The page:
Several years ago I was attending an important high school basketball game between two local rivals when the scoreboard suddenly went off early in the first quarter. Play was halted and officials and technicians spent several long minutes trying to get it operating again. As the fans waited the coaches were called to the scorekeeper’s table and a brief discussion took
place. A game official explained to all present that the game would proceed without a scoreboard. Personal fouls and other key statistics, such as the exact time remaining in the game, would only be available to the two coaches and even those important facts were available periodically. The fans would be informed of the score from time to time throughout the game.
As the game began again I tried to keep score but found that I was often wrong. The game appeared to be a close one, but I wasn’t sure of anything and quickly lost count of the personal fouls on some players. The scorekeepers, unaccustomed to keeping the statistics in this manner, did a poor job of communicating to the coaches and fans. The first half ended with a player just dribbling the ball within easy shooting distance of the basket.
Sometime in the second half the star player of our team left the court, having fouled out, and even his coach seemed surprised. Finally the game ended with the whistle of the lead official. We all waited anxiously for the score and it was announced that the team I was cheering for had lost by one point!
It has been my experience that many small business owners track the performance of their business in much the same way, without a scoreboard. They periodically check sales volume, or the bank balance, but rarely have accurate financial statements so that they can really know if they are making money. They get their “quarterlies” from their accountant, financial statements hastily (read: inexpensively) prepared without many required accounting adjustments, glance at them and go back to work. Eventually the accountant prepares the financial statements at year end and the business owner anxiously wants to know “how did we do?” These statements usually include large year-end or tax adjustments, so the sum of the income from the quarterly statements isn’t anywhere near the year-end net income. There might even be a celebration if the bottom line is a small number or a loss because that means there will be no taxes due! Finally, this all takes place several months into the next year, so the next game is actually into the second quarter before the score of the last one is officially announced.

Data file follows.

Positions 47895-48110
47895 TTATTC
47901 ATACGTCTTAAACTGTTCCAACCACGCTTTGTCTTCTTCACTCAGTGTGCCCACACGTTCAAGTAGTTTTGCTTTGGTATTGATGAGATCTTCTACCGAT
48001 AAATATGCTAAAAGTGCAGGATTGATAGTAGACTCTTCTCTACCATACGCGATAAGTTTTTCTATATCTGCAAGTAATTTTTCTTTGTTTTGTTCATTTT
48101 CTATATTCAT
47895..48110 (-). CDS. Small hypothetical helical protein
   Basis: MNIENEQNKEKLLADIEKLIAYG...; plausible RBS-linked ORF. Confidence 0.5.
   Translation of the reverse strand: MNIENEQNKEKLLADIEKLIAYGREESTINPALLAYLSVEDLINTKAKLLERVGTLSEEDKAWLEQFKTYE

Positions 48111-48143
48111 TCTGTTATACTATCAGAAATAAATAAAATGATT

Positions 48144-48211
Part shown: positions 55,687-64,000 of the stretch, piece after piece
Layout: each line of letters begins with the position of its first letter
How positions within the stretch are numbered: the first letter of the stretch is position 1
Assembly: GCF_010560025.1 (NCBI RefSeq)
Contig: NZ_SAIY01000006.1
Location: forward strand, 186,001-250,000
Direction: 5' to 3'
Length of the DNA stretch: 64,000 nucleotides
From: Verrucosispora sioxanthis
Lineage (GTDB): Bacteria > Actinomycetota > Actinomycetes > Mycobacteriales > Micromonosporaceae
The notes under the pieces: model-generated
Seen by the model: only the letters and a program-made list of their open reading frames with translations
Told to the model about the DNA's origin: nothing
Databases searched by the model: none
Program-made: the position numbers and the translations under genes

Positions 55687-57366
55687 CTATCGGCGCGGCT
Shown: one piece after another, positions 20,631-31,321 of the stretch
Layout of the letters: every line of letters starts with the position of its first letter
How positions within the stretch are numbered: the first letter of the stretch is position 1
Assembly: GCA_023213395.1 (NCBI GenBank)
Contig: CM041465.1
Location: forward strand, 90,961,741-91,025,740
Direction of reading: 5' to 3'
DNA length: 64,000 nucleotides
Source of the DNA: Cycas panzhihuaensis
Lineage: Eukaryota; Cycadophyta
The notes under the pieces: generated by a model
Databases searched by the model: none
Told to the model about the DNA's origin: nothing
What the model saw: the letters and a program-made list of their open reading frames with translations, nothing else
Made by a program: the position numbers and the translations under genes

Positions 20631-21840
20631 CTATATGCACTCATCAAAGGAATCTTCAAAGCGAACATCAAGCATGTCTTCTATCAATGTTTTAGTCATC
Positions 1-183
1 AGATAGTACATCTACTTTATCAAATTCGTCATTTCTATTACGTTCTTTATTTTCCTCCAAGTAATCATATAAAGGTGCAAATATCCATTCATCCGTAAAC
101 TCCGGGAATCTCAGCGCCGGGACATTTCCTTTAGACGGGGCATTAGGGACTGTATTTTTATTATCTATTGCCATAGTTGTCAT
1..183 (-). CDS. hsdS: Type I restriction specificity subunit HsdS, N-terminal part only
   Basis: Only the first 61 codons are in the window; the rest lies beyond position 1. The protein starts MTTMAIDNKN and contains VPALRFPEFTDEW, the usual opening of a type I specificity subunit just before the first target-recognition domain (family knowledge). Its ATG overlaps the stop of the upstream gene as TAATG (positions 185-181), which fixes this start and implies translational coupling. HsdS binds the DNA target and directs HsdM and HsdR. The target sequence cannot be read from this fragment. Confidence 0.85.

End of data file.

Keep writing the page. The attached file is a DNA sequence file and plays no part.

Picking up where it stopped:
One of the most vital (definition: extremely important, needed by your body in order to keep living) tools of a small business owner is an accurate, monthly set of financial statements, the scoreboard of small business. Accounting professionals and small business advisors are the scorekeepers. We keep the books. We know the trends. We can read the momentum of the business and adjust accordingly. As the small business advisor it is critical that we insist that our clients learn to understand financial statements and use them to guide their business decisions. If they don’t understand the financial statements and if we don’t present them to our clients, they are playing the game with the scoreboard off.
Who knows, they might win if we light up the scoreboard for them!
Guy V. Morris is a principal in the firm of Morris & Dredge in Salt Lake City, Utah. He has spent his career helping small business owners understand their financial statements and utilize them as a tool in their business. He counts his family, fly fishing and love of numbers as his passions in life. He is also an avid reader of “anything that has to do with business”.